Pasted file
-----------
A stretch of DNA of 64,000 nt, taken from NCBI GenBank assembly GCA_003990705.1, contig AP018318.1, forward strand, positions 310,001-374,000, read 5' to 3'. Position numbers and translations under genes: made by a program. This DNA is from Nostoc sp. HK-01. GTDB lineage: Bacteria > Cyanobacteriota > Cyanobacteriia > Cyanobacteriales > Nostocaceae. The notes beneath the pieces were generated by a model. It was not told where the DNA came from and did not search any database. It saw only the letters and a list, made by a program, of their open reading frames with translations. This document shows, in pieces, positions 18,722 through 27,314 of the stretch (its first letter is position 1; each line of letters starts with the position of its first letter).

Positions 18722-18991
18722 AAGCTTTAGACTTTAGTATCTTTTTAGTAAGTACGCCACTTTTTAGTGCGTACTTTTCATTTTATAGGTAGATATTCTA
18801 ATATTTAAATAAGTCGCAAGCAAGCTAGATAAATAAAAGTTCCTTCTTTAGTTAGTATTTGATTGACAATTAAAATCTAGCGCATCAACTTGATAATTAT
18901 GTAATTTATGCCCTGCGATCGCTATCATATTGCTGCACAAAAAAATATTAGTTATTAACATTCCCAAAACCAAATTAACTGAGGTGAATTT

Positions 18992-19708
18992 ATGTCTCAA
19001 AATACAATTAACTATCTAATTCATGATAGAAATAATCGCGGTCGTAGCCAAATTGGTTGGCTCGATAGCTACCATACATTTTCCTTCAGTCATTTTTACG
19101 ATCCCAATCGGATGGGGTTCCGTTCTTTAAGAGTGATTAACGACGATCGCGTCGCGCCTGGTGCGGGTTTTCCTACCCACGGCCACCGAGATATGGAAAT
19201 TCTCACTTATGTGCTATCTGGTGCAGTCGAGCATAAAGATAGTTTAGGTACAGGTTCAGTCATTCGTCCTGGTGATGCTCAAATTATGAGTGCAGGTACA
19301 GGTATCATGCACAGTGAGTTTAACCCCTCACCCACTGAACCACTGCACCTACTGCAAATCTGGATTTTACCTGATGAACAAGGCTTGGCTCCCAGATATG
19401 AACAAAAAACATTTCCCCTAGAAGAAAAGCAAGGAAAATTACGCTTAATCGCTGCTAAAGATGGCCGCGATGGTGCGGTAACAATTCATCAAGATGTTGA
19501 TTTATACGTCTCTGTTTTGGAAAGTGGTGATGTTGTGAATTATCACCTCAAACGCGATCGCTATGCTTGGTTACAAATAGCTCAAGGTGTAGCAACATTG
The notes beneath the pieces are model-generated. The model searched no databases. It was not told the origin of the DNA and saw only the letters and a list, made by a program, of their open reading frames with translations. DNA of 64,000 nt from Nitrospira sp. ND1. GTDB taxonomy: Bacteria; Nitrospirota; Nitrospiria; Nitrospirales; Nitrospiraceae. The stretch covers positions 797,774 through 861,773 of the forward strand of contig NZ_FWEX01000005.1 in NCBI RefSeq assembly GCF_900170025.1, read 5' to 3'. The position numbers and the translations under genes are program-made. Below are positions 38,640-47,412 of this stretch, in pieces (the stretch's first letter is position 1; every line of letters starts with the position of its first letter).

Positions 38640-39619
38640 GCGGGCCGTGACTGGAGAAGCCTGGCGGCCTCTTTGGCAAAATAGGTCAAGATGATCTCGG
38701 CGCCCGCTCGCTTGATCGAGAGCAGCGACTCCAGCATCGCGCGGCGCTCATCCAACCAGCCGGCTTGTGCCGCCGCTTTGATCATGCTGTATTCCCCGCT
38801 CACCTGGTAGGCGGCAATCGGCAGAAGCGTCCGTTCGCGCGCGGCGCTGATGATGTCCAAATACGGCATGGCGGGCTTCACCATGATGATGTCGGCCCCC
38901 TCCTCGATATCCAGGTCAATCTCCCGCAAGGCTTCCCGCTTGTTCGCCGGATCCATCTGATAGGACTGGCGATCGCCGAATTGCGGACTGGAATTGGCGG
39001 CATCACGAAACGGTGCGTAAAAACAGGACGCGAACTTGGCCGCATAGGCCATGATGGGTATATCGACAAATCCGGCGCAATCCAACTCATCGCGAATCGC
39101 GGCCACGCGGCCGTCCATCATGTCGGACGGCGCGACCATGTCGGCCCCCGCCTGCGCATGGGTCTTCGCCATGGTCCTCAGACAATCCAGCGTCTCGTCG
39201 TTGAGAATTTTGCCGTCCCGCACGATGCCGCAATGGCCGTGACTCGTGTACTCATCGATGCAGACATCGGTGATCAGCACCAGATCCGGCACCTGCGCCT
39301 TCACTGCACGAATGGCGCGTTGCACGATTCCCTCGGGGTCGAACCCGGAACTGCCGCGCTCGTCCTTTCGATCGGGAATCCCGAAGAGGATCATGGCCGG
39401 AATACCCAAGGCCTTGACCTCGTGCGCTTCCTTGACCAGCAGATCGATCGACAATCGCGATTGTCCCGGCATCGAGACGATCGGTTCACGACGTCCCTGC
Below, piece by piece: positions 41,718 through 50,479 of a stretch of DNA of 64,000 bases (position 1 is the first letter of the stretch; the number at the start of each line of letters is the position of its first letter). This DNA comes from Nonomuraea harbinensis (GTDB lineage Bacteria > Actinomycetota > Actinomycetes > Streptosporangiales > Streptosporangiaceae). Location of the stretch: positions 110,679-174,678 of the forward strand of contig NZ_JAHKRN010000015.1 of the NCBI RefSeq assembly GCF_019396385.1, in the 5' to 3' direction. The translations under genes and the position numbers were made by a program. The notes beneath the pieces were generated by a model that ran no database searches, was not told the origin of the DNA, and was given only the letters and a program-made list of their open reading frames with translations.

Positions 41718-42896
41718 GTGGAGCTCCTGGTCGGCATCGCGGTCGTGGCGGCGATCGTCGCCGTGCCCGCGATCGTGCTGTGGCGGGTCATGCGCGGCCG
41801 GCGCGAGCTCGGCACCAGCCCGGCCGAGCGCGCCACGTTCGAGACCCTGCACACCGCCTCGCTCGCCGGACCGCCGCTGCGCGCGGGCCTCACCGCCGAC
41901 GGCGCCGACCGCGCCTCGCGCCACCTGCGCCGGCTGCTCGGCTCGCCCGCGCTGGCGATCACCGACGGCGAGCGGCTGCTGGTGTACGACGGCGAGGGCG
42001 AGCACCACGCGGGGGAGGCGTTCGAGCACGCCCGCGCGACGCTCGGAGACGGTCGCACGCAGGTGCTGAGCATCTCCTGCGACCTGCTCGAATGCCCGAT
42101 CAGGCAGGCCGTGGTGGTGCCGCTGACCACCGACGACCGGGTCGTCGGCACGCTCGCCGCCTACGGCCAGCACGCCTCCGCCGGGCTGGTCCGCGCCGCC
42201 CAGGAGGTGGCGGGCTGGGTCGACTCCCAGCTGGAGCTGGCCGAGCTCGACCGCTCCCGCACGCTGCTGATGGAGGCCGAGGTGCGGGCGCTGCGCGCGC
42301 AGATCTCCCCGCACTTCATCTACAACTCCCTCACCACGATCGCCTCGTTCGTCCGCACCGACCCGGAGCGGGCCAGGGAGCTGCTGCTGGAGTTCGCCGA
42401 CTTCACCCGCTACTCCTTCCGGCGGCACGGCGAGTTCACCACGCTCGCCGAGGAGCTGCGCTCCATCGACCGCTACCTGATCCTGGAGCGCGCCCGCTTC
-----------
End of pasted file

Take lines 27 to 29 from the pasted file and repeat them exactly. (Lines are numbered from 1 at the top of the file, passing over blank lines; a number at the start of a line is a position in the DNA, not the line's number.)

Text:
41718 GTGGAGCTCCTGGTCGGCATCGCGGTCGTGGCGGCGATCGTCGCCGTGCCCGCGATCGTGCTGTGGCGGGTCATGCGCGGCCG
41801 GCGCGAGCTCGGCACCAGCCCGGCCGAGCGCGCCACGTTCGAGACCCTGCACACCGCCTCGCTCGCCGGACCGCCGCTGCGCGCGGGCCTCACCGCCGAC
41901 GGCGCCGACCGCGCCTCGCGCCACCTGCGCCGGCTGCTCGGCTCGCCCGCGCTGGCGATCACCGACGGCGAGCGGCTGCTGGTGTACGACGGCGAGGGCG